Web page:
The golden age of surgery, when results were solely determined by the manual skills of a surgeon, is over. With advances in imaging technologies, genetic research and robotics, surgery has become much more precise. These innovations enable surgeons to see and feel their work more accurately, and even perform procedures that were previously impossible for them.
The future of surgery is not just about better dexterity and precision, but also broader applications in the operating room. For example, some new surgical robots are equipped with artificial intelligence (AI) and deep learning capabilities, which can analyze large amounts of data in real time and provide surgeons with detailed information to help them make difficult decisions such as where to make an incision or the best locations for stem cell injections.
These systems work by converting surgeon hand movements into electronic signals that are transmitted to the instrument tip, which is located inside the patient’s body. This can be done with purpose-designed instruments that overcome the limited degrees of freedom available in endoscopic surgery, as well as steerable tools with functional tips inserted into the patient’s body, where they are controlled by motors located in the handle.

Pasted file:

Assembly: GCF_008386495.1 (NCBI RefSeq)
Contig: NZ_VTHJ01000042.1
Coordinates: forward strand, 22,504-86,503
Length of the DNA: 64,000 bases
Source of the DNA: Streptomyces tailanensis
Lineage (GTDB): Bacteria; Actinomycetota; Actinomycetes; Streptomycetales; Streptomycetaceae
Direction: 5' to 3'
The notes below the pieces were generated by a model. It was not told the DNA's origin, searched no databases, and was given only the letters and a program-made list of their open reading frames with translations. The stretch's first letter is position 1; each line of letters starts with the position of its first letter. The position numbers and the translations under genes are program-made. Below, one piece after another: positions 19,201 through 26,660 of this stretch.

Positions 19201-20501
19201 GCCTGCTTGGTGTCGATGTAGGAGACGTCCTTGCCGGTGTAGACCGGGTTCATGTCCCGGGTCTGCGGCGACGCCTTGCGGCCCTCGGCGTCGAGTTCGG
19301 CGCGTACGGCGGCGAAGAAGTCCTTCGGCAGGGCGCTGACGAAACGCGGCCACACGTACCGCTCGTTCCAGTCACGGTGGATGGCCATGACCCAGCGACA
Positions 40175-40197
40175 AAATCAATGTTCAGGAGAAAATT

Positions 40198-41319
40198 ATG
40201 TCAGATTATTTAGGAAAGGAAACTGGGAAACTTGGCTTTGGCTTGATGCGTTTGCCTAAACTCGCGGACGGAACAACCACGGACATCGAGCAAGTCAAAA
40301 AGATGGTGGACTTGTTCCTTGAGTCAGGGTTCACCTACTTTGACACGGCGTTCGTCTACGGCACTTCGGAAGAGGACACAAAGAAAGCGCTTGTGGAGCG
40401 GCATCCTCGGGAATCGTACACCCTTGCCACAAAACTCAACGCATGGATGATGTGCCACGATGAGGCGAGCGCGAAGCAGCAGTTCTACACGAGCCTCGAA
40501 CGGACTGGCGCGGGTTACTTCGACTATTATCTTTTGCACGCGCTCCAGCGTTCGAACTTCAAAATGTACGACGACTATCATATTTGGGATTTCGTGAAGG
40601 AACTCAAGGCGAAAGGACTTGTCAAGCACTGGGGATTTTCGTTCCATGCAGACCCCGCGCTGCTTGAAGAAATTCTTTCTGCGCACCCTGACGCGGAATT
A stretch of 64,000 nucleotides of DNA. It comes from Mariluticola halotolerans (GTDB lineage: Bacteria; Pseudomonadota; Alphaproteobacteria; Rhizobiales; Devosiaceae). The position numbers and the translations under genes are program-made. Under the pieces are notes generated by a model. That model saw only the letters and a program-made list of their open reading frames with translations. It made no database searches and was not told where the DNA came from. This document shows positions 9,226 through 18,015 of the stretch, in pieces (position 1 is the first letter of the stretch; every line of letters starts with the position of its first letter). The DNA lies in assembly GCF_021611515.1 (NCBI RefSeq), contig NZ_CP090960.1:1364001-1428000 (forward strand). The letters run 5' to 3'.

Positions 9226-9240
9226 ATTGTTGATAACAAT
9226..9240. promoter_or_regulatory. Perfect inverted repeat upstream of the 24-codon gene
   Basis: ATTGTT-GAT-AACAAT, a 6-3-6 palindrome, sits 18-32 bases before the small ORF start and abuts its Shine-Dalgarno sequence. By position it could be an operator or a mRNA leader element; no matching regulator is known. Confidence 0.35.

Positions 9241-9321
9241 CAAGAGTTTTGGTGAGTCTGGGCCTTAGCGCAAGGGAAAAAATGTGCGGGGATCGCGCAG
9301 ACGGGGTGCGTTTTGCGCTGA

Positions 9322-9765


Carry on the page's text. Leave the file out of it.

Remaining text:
The use of this technology can help to ensure that patients have access to the correct treatment in a timely manner, even during pandemics. However, it’s important to remember that these technologies are only one component of a complete healthcare system. In order to be effective, they need to be used in tandem with a range of other medical technologies, such as MRI scans and genetic testing, which can be used to inform personalized treatments.